If you’ve ever attempted to raise VC for a startup, you likely know that it is a long process that takes months. One thing I’ve found particularly intriguing is that outside of bubble-like times, the average time it takes a deal to get done (and money to exchange hands) doesn’t seem to change a lot. Though many other industry sectors have shortened the delivery time of their offering in reaction to the fact that we live in a fast-faced society where timeliness trumps other factors, the VC industry doesn’t seem to have changed a whole lot. Dell can ship you a custom computer faster, FedEx can deliver a package quicker and home loans can be approved more rapidly than what we have ever known before. But, VCs still will take months to work through a deal and write a check.
My fundamental question is this: Is the investment return a VC generates for its limited partners correlated somehow with the time spent in due diligence? The reason I find this question interesting is that there is a sneaking suspicion I have that VCs, like other people, form very quick decisions on whether a startup is or is not funding-worthy. If this is the case, and they’re forming their decisions early-on anyways, it seems inefficient to spend inordinate amounts of time on due diligence – as it likely will not change the original decision often-enough. So, I asked VC friends as to why they do this. Why spend months on due diligence if it is not likely to change the outcome?
The answer, paraphrased from VCs, goes something like this: “It takes some amount of time to get “comfortable” with a startup before we write a check. Not all of this time is spent doing deep due diligence. A lot of the time is just spent letting the deal “bake” in our (the VCs) minds. Often, it is during that “think” time that we’ll come up with insights into the business and market that we would not have otherwise. Sometimes, it’s simply a matter of getting educated on the space, educated about the founders, etc. Often, during this “due diligence” time (where often, not that much due diligence time is being spent), we’ll come up with good reasons not to do the deal. These reasons would not have occurred to us in the early conversations.”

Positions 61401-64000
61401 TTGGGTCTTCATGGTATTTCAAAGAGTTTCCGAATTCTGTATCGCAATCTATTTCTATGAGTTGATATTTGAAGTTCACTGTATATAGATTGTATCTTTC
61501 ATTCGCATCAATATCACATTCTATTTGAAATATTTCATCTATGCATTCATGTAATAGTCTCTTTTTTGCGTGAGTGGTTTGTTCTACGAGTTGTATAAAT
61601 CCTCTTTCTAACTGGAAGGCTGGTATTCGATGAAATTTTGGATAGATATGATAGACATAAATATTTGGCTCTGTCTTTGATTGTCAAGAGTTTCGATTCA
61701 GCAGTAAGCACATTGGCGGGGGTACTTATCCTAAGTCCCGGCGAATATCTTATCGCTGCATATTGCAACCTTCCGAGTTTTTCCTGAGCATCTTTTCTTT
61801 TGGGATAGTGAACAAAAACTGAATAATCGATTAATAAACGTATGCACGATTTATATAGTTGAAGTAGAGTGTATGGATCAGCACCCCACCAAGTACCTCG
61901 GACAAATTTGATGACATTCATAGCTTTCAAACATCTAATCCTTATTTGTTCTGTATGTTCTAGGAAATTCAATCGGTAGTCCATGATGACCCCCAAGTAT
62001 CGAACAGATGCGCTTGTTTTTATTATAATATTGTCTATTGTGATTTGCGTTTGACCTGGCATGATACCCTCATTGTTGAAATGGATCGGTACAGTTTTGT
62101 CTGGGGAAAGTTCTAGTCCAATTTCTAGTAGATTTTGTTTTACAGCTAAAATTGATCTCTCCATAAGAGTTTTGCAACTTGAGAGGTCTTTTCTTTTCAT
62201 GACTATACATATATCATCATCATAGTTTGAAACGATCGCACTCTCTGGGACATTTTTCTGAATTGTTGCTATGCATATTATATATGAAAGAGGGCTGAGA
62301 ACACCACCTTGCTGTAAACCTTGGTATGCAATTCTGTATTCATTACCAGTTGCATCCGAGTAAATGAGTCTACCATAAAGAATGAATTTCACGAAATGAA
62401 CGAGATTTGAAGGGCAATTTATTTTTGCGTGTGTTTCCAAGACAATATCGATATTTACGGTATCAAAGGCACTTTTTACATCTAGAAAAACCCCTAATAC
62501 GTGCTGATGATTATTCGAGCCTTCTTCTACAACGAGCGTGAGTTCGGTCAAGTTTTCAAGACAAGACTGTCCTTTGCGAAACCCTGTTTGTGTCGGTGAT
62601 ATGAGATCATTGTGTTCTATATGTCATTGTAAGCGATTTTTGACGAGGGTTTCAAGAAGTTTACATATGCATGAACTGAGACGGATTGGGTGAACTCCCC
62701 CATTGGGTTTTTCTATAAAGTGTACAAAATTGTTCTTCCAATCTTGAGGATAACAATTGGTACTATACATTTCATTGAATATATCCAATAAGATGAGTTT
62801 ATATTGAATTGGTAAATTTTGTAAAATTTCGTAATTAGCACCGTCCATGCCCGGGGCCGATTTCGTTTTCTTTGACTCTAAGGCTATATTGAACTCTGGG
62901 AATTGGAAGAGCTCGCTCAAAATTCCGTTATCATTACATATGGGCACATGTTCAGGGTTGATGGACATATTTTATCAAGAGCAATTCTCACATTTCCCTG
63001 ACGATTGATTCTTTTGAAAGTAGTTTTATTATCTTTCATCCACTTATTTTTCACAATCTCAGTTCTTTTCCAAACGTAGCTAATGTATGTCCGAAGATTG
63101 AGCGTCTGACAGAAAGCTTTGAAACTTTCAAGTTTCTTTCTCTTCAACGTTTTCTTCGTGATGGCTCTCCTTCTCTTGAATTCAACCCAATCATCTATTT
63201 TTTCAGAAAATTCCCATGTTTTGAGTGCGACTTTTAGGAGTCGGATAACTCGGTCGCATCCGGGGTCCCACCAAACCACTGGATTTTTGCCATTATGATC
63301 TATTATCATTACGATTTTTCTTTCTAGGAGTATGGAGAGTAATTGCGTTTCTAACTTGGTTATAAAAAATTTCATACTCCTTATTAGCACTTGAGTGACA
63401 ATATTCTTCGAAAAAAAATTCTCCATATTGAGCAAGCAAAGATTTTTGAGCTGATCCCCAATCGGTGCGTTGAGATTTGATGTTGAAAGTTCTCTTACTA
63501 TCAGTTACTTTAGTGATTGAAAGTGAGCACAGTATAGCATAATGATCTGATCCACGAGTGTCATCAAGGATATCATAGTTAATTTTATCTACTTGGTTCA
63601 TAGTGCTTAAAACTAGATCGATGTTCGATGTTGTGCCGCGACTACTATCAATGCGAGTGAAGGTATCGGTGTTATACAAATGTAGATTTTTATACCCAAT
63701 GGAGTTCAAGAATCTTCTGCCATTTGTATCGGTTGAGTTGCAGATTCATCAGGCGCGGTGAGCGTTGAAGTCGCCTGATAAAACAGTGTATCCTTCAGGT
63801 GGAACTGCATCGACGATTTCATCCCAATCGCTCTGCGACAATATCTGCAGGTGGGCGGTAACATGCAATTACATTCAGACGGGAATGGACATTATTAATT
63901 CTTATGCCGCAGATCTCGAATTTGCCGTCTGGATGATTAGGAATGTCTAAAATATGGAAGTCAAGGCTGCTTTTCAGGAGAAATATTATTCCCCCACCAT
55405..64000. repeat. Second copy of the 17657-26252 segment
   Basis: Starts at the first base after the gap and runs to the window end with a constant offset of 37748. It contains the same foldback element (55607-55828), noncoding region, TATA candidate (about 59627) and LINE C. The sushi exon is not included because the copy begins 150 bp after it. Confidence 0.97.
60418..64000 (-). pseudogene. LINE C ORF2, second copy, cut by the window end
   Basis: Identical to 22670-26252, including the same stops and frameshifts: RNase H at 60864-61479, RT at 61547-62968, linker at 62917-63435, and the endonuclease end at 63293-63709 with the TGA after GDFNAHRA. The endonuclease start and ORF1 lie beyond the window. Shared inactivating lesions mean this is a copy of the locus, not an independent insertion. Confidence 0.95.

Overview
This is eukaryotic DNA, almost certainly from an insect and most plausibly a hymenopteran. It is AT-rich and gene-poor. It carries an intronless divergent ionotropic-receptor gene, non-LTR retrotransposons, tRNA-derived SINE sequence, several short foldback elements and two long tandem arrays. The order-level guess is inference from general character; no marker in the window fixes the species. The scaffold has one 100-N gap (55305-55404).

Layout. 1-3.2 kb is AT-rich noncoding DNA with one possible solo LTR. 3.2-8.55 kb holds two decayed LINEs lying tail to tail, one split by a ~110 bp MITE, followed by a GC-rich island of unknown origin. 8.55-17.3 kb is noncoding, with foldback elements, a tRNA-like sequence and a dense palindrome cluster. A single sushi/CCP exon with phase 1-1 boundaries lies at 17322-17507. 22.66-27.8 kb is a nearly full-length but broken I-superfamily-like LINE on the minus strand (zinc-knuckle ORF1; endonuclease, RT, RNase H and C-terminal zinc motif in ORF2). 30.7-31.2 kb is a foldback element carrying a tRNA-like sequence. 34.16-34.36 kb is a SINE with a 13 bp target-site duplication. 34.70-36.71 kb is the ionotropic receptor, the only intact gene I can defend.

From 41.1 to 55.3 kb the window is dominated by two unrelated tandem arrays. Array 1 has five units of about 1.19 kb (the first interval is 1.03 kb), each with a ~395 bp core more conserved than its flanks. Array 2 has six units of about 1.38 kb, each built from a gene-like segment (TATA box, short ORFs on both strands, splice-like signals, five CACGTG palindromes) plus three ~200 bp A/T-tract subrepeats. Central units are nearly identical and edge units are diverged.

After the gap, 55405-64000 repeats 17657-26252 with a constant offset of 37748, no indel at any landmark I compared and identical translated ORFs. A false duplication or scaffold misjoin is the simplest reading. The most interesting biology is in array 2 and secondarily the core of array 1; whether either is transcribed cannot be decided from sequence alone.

This actually makes pretty good sense. If the VCs are not having to invest all that much time/energy in “deep” due diligence in the weeks and months that pass, and they do indeed “discover” things that cause them to filter out opportunities that are later determined not to be of sufficient value, then it seems that VCs should do exactly what they’re doing. Why close a deal in days or weeks? You sometimes have a small risk of losing the deal, but since everyone else behaves this way anyways, there’s little that an entrepreneur can do to accelerate the process.
From an entrepreneur’s perspective, the situation looks something like this: The VC will likely make a spot decision (within a day or two) as to whether you’re worth even investing the time in. But, you’re not going to get a direct “no” (I’ve written about this phenomenon before). But, from the time that they make the mental decision to invest, they are looking to leave themselves enough time to talk themselves out of the deal. If they fail to talk themselves out of the deal, they’ll close it. During this time, where there is no possible way they’re going to reach a “close”, VCs are likely to ask entrepreneurs for deeper, more exhaustive information. The frustrating part is that not all of these requests are so they can learn more about the company, which will influence their decision. . Some of it is simply to ensure there is adequate time for them to talk themselves out of it. Unfortunately, it’s hard to know the difference, you have to respond to all due diligence requests as if they are somehow going to change the outcome. Such is the life of an entrepreneur raising money.
Interesting Idea From Left Field: What if a new VC came along that offered entrepreneurs a quicker, less painful process to raise capital for their startup? Would this VC be able to attract a better class of entrepreneur? Entrepreneurs that would rather focus on their business and customers than on raising capital? Or, would this new VC be doomed to failure because they were not allowing themselves sufficient “bake time”? Could some of the risk be mitigated by having a “probationary” period for the capital. For example, in a $4MM round, the VC has the ability to retract up to 90% of the investment within 90-120 days if the deal isn’t what they thought it was? This kind of approach will likely never occur, but if you look at entrepreneurs as the “customer”, then I’m pretty sure there are a pool of customers out there that would like more rapid “service” than they’re getting now. Will we see innovation in the VC sector anytime soon, or is it by design immune to the need for change?
If you are a VC, or play one on TV, would love to hear your thoughts on this. What am I missing?